Wednesday, December 07, 2005

Media frenzy

I took this picture in official capacity. So normally I would have avoided adding it here but I like the atmosphere, its structure and tones, the play of light. We live with these guys, they influence our opinions and our lives in so many ways. They may not start wars but certainly play their fair share in fuelling them. They play all sides and none. They are witnesses and judges. I believe there is a serious ethical and professional crisis in the world of journalism today. I am aware that even without the systematic attack on the freedom of speech making all journalist look like saints my opinions may cross a dangerous line. I am the first to admit that it is probably better to have an unchecked irresponsible media then a checked responsible one. Beyond that all encompassing statement is a whole world of uncertainty. I have no one size fits all opinion here. At best I am puzzled by what the answer should be. I see, and I strongly believe I am not alone in this opinion, a constant degrading of both the informative and formative value of the western media. While its importance remains critical its freedom, authenticity and impact are under threat. The same may not be true about the media in developing world or in countries struggling for freedom but I do not know. Reports on the topic tend to be inconsistent, marred by mistakes, political bias and lack of subtlety. What is certain is that the last few years have abounded in situations in which the media were treated like a docile instrument of politics (and the truth of the matter was that more often then not the media are content with this role - and not only under totalitarian regimes) . The last few month offered us both cases of superb resistance to pressure and also sad and dangerous cases of irresponsible coverage not to mention straight out lying or inventing stories sometimes at highly reputed and well regarded media outlets. Then so often the media picks up and sometimes inflates seemingly incredible, impossible and dangerous stories on TV stations about to be attacked for their coverage of Iraq, of journalist targeted, imprisoned and killed. Stories so wacky that may be true in a Robert Ludlum novel though reality tends to belie those daily.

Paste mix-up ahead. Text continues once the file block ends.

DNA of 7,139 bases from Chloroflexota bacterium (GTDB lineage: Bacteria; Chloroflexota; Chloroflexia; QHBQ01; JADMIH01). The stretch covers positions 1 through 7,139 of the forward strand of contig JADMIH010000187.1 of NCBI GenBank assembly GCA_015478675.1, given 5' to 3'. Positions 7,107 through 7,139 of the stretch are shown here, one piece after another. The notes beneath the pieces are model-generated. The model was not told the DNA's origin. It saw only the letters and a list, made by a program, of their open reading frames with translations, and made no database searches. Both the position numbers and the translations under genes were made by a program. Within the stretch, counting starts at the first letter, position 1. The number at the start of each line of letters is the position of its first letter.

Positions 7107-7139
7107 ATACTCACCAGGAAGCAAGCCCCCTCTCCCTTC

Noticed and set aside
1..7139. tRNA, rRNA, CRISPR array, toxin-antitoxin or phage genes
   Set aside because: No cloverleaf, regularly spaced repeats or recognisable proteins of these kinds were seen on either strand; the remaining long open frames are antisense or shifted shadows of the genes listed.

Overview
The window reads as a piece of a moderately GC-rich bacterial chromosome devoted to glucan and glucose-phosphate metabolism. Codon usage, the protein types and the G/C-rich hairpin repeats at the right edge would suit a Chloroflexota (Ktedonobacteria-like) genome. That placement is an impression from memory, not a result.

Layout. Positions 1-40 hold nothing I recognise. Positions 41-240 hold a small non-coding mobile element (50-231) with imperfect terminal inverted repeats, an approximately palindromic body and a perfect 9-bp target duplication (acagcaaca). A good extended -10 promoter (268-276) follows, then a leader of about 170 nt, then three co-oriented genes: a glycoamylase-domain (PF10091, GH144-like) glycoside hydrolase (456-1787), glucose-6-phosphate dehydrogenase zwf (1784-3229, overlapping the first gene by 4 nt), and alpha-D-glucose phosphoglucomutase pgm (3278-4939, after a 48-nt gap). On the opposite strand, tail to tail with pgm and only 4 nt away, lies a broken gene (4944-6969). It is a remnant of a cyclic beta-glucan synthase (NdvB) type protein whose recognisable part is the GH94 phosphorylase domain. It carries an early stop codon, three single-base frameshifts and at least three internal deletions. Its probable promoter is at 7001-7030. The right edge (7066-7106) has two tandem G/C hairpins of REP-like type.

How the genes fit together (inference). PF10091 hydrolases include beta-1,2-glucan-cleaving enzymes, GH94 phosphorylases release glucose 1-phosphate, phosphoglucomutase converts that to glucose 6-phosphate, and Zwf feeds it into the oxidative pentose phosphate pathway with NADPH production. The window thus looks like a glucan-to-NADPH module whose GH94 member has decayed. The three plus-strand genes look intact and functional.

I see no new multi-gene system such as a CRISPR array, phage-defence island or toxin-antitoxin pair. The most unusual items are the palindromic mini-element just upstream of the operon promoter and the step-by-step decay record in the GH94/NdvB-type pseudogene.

I have no idea whether the crisis belongs to western journalism or western society or both. The thing is that I hope to see a change. The down of the electronic virtual and global media is probably a good thing. I find serious blogs and internet based papers often highly responsible, positive and structured despite being often a pool of data and information from myriads of sources. Maybe the sheer statistic impact of millions of contributors will even out the negative effects of manipulation and bias. The debate in Tunis just a few days ago was in this respect relevant and important. Keeping the internet free is probably as important as keeping the black press published in the XVIII century USA or the underground Liberation in Nazi Germany occupied France.

I have no TV, or at least no cable and I feel better informed. I am indeed lucky to have several different layers of information channels available all the time but I relish in the "freedom" from the daily quota of TV digested "information".

So when I so this picture and its classical "journalist pounce", "media heat" or "in front of the cameras" feel I stopped and pondered a bit more on the relevance of Chomsky. Yeah, I know I am not sure I want to go there .... Posted by Picasa

No comments: